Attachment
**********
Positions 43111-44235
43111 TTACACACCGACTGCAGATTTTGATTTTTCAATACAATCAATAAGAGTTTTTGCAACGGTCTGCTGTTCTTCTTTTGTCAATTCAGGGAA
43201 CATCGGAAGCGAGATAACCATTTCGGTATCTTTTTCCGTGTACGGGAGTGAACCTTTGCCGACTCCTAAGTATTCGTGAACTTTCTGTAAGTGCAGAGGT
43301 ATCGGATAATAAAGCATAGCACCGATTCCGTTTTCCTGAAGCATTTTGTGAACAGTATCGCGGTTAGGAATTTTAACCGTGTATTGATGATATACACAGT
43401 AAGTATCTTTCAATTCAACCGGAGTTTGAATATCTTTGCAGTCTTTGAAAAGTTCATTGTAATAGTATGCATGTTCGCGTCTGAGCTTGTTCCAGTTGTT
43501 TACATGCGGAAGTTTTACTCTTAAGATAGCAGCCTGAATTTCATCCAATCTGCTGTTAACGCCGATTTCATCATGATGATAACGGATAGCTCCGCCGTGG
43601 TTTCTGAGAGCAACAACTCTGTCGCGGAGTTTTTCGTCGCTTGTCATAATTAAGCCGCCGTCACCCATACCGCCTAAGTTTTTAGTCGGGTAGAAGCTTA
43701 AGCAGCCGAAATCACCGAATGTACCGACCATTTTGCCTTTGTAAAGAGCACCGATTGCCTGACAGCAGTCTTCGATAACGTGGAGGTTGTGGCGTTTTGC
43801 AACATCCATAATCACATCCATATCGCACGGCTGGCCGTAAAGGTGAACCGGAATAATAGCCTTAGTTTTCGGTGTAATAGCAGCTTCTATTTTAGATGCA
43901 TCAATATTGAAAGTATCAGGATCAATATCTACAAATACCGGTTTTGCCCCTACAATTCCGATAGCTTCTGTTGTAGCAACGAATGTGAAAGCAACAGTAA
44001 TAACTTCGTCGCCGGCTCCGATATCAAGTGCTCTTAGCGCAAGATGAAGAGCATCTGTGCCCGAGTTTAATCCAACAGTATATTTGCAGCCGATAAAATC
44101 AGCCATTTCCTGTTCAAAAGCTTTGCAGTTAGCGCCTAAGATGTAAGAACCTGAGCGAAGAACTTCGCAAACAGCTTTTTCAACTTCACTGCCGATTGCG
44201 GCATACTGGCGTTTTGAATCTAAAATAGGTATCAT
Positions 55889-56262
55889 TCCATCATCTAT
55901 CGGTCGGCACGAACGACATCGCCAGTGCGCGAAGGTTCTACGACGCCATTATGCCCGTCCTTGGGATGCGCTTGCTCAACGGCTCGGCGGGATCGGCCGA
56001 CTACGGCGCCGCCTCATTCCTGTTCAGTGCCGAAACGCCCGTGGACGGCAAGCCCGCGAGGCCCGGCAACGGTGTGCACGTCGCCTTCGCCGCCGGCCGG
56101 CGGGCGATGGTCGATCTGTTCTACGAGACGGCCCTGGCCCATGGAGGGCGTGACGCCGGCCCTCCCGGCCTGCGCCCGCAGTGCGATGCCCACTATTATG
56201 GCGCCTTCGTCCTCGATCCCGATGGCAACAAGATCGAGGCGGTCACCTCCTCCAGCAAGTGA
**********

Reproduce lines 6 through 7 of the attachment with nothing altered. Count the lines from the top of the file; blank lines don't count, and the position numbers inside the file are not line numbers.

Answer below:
43501 TACATGCGGAAGTTTTACTCTTAAGATAGCAGCCTGAATTTCATCCAATCTGCTGTTAACGCCGATTTCATCATGATGATAACGGATAGCTCCGCCGTGG
43601 TTTCTGAGAGCAACAACTCTGTCGCGGAGTTTTTCGTCGCTTGTCATAATTAAGCCGCCGTCACCCATACCGCCTAAGTTTTTAGTCGGGTAGAAGCTTA